http://www.ncbi.nlm.nih.gov/pmc/articles/PMC5541552PMC
July 2017

Shared and unique patterns of phenotypic diversification along a stream gradient in two congeneric species.

Sci Rep 2016 12 16;6:38971. Epub 2016 Dec 16.

College of Animal Science and Technology, Northwest A&F University, Yangling, Shaanxi 712100, P.R. China.

Stream ecosystems show gradual variation of various selection factors, which can result in a zonation of species distributions and gradient evolution of morphological and life-history traits within species. Identifying the selective agents underlying such phenotypic evolution is challenging as different species could show shared and/or unique (species-specific) responses to components of the river gradient. We studied a stream gradient inhabited by two mosquitofishes (genus Gambusia) in the Río Grijalva basin in southern Mexico and found a patchy distribution pattern of both congeners along a stretch of 100 km, whereby one species was usually dominant at a given site. We uncovered both shared and unique patterns of diversification: some components of the stream gradient, including differences in piscine predation pressure, drove shared patterns of phenotypic divergence, especially in females. Other components of the gradient, particularly abiotic factors (max. annual temperature and temperature range) resulted in unique patterns of divergence, especially in males. Our study highlights the complexity of selective regimes in stream ecosystems. It exemplifies that even closely related, congeneric species can respond in unique ways to the same components of the river gradient and shows how both sexes can exhibit quite different patterns of divergence in multivariate phenotypic character suites.
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http://dx.doi.org/10.1038/srep38971DOI Listing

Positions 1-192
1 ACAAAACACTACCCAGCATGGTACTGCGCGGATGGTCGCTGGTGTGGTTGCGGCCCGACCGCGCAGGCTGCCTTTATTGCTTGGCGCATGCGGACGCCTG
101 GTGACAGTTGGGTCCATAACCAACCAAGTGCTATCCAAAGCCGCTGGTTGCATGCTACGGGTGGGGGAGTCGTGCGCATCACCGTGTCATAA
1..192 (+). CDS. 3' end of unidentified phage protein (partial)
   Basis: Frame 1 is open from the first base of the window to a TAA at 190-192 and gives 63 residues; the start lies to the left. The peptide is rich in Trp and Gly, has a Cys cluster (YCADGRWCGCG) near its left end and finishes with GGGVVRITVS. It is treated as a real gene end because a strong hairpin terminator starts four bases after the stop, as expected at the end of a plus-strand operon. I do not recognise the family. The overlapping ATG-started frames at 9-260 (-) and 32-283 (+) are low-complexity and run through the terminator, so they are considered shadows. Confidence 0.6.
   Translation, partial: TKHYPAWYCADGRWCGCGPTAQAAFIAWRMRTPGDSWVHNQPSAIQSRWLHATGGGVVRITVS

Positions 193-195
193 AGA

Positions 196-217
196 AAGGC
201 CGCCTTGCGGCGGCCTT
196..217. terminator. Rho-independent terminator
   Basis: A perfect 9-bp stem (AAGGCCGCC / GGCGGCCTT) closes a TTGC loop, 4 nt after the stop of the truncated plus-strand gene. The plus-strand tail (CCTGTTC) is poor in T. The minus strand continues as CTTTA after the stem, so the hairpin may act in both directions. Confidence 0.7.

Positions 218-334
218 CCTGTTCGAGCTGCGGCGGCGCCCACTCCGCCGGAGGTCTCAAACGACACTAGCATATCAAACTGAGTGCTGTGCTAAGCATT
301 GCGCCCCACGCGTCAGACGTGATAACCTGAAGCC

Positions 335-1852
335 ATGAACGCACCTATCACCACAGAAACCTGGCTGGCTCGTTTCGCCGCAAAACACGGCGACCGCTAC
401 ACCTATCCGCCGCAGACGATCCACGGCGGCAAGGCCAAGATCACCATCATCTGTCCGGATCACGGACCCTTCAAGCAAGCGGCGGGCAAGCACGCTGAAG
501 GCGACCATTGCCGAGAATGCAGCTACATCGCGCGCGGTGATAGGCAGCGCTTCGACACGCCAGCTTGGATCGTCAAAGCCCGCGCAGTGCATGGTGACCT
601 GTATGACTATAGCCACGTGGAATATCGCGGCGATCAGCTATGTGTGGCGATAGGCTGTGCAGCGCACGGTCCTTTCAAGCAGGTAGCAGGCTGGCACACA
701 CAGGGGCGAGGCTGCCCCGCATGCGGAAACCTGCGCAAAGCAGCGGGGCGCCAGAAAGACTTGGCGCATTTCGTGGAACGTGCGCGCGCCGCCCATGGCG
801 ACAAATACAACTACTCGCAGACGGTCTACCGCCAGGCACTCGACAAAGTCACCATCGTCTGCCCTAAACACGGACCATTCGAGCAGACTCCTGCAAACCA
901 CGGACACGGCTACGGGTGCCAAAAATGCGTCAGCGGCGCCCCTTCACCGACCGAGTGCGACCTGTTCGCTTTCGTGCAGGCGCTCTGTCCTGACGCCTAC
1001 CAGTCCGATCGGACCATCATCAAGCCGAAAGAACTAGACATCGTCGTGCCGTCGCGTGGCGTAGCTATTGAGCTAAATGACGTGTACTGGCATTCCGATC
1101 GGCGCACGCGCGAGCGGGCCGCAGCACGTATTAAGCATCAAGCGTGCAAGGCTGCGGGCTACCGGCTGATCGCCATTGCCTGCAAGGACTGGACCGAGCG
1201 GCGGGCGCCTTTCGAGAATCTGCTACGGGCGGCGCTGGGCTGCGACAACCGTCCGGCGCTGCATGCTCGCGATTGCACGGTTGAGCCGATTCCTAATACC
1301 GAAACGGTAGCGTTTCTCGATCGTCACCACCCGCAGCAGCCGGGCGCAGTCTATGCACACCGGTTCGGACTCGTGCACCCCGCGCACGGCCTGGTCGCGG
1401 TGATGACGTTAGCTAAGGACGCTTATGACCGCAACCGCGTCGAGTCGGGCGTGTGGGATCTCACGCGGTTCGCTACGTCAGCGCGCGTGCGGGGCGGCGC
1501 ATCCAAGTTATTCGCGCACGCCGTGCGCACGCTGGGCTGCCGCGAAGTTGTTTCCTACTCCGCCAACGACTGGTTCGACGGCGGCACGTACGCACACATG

http://www.ncbi.nlm.nih.gov/pmc/articles/PMC5159898PMC
December 2016

Does personality affect premating isolation between locally-adapted populations?

BMC Evol Biol 2016 06 23;16:138. Epub 2016 Jun 23.

College of Animal Science and Technology, Northwest A&F University, Yangling, 712100, People's Republic of China.

Background: One aspect of premating isolation between diverging, locally-adapted population pairs is female mate choice for resident over alien male phenotypes. Mating preferences often show considerable individual variation, and whether or not certain individuals are more likely to contribute to population interbreeding remains to be studied. In the Poecilia mexicana-species complex different ecotypes have adapted to hydrogen sulfide (H2S)-toxic springs, and females from adjacent non-sulfidic habitats prefer resident over sulfide-adapted males. We asked if consistent individual differences in behavioral tendencies (animal personality) predict the strength and direction of the mate choice component of premating isolation in this system.

Results: We characterized focal females for their personality and found behavioral measures of 'novel object exploration', 'boldness' and 'activity in an unknown area' to be highly repeatable. Furthermore, the interaction term between our measures of exploration and boldness affected focal females' strength of preference (SOP) for the resident male phenotype in dichotomous association preference tests. High exploration tendencies were coupled with stronger SOPs for resident over alien mating partners in bold, but not shy, females. Shy and/or little explorative females had an increased likelihood of preferring the non-resident phenotype and thus, are more likely to contribute to rare population hybridization. When we offered large vs. small conspecific stimulus males instead, less explorative females showed stronger preferences for large male body size. However, this effect disappeared when the size difference between the stimulus males was small.

Conclusions: Our results suggest that personality affects female mate choice in a very nuanced fashion. Hence, population differences in the distribution of personality types could be facilitating or impeding reproductive isolation between diverging populations depending on the study system and the male trait(s) upon which females base their mating decisions, respectively.
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http://dx.doi.org/10.1186/s12862-016-0712-2DOI Listing
http://www.ncbi.nlm.nih.gov/pmc/articles/PMC4918032PMC
June 2016